Why the surveillance state really scares me

This week the Supreme Court heard critical cases involving the privacy of Americans. The question facing the court is what legal expectation of privacy do citizens have when it comes to their cellphones, which arguably act as our digital blueprints.

If you are arrested, can police without a warrant search the cellphone you are carrying? The American Civil Liberties Union describes our cellphones as “our new homes” in the digital age and therefore standards for searches should apply. Then again, the government is already collecting our data anyway.

I’ve written about privacy, technology and the surveillance state on many occasions. Aside from the constitutional violations associated with the collection of our data, here’s the personal reason as to why I find this subject so compelling.

In the fall of 2005 I studied abroad in Prague, Czech Republic. As a former soviet satellite, I was interested in the politics and culture of a post-communist society. I got an internship at a Czech-English publication where I had the opportunity to write a piece for the magazine.

In my attempt to find my story, I found Czech politician Petr Cibulka, who fascinated me. Cibulka was a signatory of Charter 77, the (illegal) underground movement to overthrow communism.

But like other countries, once communism fell, the Czechs were faced with the question of how they would handle the transition, and what would they do with the civil servants, politicians and agents under the former regime. Did former communist agents deserve jail time? Should they be forgiven? Could the country keep secret the agents’ identities, and start over from scratch?

For the most part, the Czechs decided to keep this information secret, but Petr Cibulka disagreed. In defiance of his friend and new president Vaclav Havel, he published the identities of many communist agents in what is now known as “the Cibulka lists.”

I found this story compelling and wanted to speak to the man who would make such a controversial decision.

Through email, I establish communication with Cibulka. After many weeks of communication, I thought I had him to the point where I could secure a face-to-face interview.

My editor asked for a meeting on my progress, which I was excited to share, but when I went into my email inbox to print out my correspondences, I found absolutely nothing.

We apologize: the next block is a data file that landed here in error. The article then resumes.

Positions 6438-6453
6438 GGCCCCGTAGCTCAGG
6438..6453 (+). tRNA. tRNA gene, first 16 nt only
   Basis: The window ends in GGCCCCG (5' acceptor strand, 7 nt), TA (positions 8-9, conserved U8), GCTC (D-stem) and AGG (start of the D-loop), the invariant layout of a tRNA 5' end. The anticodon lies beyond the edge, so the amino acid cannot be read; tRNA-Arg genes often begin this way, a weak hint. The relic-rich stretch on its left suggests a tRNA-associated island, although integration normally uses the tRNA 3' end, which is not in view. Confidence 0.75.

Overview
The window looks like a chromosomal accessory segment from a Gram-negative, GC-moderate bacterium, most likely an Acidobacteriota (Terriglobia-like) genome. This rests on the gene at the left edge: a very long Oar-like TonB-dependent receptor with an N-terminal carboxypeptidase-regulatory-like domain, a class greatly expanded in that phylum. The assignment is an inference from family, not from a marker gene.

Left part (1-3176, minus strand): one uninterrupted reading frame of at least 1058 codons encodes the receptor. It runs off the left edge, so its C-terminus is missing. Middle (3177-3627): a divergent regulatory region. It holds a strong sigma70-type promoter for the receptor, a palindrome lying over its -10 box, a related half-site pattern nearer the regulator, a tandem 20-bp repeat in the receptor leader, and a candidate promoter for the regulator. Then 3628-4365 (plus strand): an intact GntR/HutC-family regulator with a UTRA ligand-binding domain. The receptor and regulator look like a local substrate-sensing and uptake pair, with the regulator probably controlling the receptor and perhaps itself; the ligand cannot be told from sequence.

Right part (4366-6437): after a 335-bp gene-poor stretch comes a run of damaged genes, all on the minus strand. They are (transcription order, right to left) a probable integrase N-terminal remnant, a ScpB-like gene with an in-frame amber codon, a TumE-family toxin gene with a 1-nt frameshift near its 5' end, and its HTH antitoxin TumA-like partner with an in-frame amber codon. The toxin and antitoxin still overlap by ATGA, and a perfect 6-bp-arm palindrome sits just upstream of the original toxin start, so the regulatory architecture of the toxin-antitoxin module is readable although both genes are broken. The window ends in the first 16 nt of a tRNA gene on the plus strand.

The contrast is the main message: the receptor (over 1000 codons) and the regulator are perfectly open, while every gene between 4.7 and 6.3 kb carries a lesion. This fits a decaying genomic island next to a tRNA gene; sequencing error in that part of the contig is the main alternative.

In the blink of an eye, all of our emails had disappeared. Nothing in the Inbox, Sent, Archives – nothing. It’s as if none of it existed. As a journalism student, I learned the hard way to back up your files.

I took the experience to my editor, who was Czech. He was not pleased, but he also told me to stop digging down the rabbit hole immediately and not pursue the story any further. Other interns joked about me being on the government’s “list.” But the funniest jokes are always tinged with a hint of truth.

The information disappeared because of one of three things: I’m a strategic idiot who somehow managed to keep my entire email inbox intact but delete every piece of communication related to this one person; Cibulka himself had the means to have our correspondence deleted; or there was some outside entity that didn’t want me to have this information or do what I was doing.

I’ve read accounts from other journalists who’ve had similar problems, to which Cibulka himself has responded: “It would be waste of time to talk about constant wiretap in this place. The methods used by the ‘post-communist’ regime against differently-thinking and inconvenient people are absolutely the same as those used at the time of open communist dictatorship.”

I’m not saying that I trust this man, who may be extremely paranoid on account of his experiences and eccentricity. But the experience certainly shook me in a way that I am only now beginning to understand.

When the extent of our own surveillance capabilities came to light last year, I suddenly felt as though maybe I wasn’t crazy. I also feared the dark possibilities of what it could become here at home. The “surveillance state” was something you were supposed to read about in the history books under “communism,” not on the front page of the daily paper.

There’s a reason why freedom of speech and press are in the First Amendment to the Bill of Rights in the United States. Information and speech are power. Sometimes it’s not about what you say, but it’s about what doesn’t get said, and that is a back-door limitation to our rights as well.

While I have no idea if these practices exist in the United States, we absolutely have the capability of doing so if our government wanted. They might not feel the need … yet.


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